The writing has been on the wall for these illegal bars – one of which is illustrated as shown on the CBC PEI website – for a few years since a man died at a table and was not detected as being dead for some time. It is interesting to note, however, that on the main street of Ogdensburg, NY, one of the last holdouts of British North America in what is now the eastern USA, these sorts of small home-sized bars do operate under license as one might also see in St. John’s Newfoundland. With any luck they will become similarly licensed in PEI but that may destroy some of the attraction to their customers who took advantage of after-hours drinking and unregulated low pricing.

Of somewhat finer interest is the use of “bootlegger” in PEI for an illegal bar. Growing up in Nova Scotia it meant an illegal retailer only.

An Ordinary Bar in Bayonne, France

[This post was authored by Bruno Bord.]

Cold November late afternoon. I’m entering an ordinary bar in Bayonne, in front of the market. There are half a dozen of customers, drinking coffee, tea, milk with chocolate. The bartender says a loud “hello” as I sit at the bar. I often sit on bar chair, lean on the counter.

Bartender: What will you?…
Me: Well… What kind of beer on draught do you have?
Bartender: Well…Kronenbourg.

Only Kronenbourg. All right. It’s not the best beer, but if there’s no choice…in France, when you order beer, the usual glass is the demi. France invented metric system, but some remains of the old days are still alive. A demi is in fact about half a pint, rounded to be 250ml. While a pint is being named distingué, and a liter of beer is a formidable (which I think means “smashing” – who knows why?)
Me: How much?
Bartender: Two euros.

France had changed its currency in the beginning of the century, as millions of people in Europe. Now, everyone counts in Euros, which are about a USD worth. Prices on everyday products are rising at a dangerous rate, not only because of the economic crisis. The government raises heavy taxes on alcohol (and tobacco) to struggle against alcohol and tobacco-addiction.Kronenbourg. The ordinary beer. Low price. Low quality. Better draught than from a bottle, though. As I am sipping my glass, I’m looking in front of me. There are shelves, with bottles on them. A lot of them are not beer, in fact. Strong alcohols, mainly. Four bottles of beer on the shelf. Adelscott (a smoked malt beer, with a sweet sugar-like taste), Leffe Blonde (a Belgian you may have already read about), Blanche de Bruges (a Belgian wheat beer), and Pelforth Brune (a French brown beer, very good in fact). Well… That’s not large as a choice as the newly born beer writer might want.

A man enters the bar. He says something I don’t get to the bartender. It’s obviously Basque (or Euskara), one of the oldest languages in the world, and maybe the oldest tongue in Europe. This language comes from “nowhere”. Well… not really from nowhere, but actually no one knows exactly where and when it comes from. The Basque culture is really alive and strong in the Basque Country population, and its unique language is one of the most important part of it. I often see the colorful sticker “Euskara badakigu” on the door of some shops, or bars, it means “Here, we speak Basque”.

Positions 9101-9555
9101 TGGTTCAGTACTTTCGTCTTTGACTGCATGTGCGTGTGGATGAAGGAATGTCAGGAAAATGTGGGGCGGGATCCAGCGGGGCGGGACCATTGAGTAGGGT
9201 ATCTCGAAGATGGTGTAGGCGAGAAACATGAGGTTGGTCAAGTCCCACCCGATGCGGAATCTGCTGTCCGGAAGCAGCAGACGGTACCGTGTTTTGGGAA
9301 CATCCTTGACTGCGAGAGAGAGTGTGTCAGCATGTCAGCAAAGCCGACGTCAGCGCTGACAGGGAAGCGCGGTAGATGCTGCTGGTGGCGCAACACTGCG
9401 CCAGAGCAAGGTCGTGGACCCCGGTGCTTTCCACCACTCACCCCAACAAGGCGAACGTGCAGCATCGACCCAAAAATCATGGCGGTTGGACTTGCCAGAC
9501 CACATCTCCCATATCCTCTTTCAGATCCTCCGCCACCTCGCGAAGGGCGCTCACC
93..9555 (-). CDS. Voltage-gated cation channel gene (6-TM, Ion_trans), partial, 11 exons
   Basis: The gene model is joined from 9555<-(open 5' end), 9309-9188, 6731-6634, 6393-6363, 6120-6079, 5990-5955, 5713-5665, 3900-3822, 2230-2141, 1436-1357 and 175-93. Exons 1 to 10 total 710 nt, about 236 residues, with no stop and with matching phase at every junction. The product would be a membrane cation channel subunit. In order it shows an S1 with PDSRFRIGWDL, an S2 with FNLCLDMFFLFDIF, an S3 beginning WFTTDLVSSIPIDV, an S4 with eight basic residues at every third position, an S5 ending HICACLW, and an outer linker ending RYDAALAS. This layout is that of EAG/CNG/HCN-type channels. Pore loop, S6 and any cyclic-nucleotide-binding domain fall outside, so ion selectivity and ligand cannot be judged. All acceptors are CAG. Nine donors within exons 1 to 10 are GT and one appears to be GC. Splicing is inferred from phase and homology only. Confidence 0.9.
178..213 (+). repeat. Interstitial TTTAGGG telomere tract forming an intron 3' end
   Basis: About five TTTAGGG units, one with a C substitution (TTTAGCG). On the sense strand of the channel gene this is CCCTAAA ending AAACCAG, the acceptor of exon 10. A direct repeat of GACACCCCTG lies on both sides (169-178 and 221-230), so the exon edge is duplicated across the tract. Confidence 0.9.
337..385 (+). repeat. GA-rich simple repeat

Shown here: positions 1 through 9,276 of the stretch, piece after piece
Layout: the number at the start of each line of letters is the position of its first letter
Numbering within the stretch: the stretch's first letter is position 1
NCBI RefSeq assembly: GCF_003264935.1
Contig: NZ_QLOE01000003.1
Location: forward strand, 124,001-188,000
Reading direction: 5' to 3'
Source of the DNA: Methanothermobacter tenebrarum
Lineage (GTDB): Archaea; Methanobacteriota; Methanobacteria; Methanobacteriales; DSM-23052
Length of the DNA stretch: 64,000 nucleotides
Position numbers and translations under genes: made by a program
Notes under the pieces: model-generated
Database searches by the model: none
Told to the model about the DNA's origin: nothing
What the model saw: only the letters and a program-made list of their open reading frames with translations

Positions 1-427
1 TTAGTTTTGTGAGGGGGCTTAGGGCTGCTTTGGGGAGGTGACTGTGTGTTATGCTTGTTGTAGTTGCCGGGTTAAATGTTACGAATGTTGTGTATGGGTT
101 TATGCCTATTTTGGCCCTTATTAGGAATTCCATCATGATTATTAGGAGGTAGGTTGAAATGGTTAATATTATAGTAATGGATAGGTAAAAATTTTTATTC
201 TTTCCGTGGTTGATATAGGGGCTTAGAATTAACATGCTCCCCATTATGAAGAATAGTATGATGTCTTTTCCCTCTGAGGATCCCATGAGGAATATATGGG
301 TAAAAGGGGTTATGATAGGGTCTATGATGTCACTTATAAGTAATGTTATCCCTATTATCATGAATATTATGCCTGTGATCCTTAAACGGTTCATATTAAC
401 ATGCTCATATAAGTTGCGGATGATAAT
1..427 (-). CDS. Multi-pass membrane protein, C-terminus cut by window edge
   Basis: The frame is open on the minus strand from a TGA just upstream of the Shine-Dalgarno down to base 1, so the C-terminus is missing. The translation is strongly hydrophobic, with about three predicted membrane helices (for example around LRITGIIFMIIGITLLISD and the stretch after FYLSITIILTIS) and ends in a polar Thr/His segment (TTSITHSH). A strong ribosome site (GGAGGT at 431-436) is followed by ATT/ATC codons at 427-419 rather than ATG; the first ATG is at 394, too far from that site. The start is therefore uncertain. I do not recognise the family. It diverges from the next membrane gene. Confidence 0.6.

I assume that the bartender and the customer are talking about the latest rugby results. Rugby is the most important sport in the south-west France, way more than football (yeah, it’s not soccer here – it’s football). And Bayonne has a long rivalry with Biarritz. The two cities are five miles away and the two rubgy teams are deadly enemies. It’s the fight against the rich-and-smart city (Biarritz), with a bunch of highly-paid stars playing in the team, against the popular and young student populated one (Bayonne). The discussion between the bartender and the customer is now part French, part Euskara.

My glass is empty now. I’ve got to leave. The sun is low on the horizon. Usually, November is a rainy month on the coast. By the way… every month is rainy, here. There are many bars in Bayonne, maybe too many. All kinds of bars. From the Irish-ish pub to the Cuban bar, from the upper-class café to the drunken factoryman’s hangout. But I really need to find a good bar specializing in good beers.

Irene’s, Bank St., Ottawa, Canada

Last night before going to see the Pixies, the siblings and I took advantage of the moment to visit an old friend, Irene’s pub in Ottawa’s Glebe district. Irene’s is a neighbourhood bar which means it is not necessarily the place to take someone on a first date unless you are on a serious testing night-out. If she agrees to go to Irene’s again, she wins. If she suggests going to Irene’s again, you win.

Opened in 1985 as a sort of Maritime Canadian bar in Upper Canada, its almost 20 years of experience shows in the honeying pine of the wainscoting and the furniture, the colour of good real pale ale. I have seen bands play there, ended work weeks there with pals, had dinner parties collapse into it and wished often I lived nearer to it. People there can be loud. They can also be worse for wear for the night – or even for the decade. A little harder than the Pilot House in Kingston but the same idea. The beer selection is pretty good but not great. The Guinness moves well, however, meaning it is always fresh. Upper Canada Dark on tap is also a good choice. I was driving so those were the brother’s choices.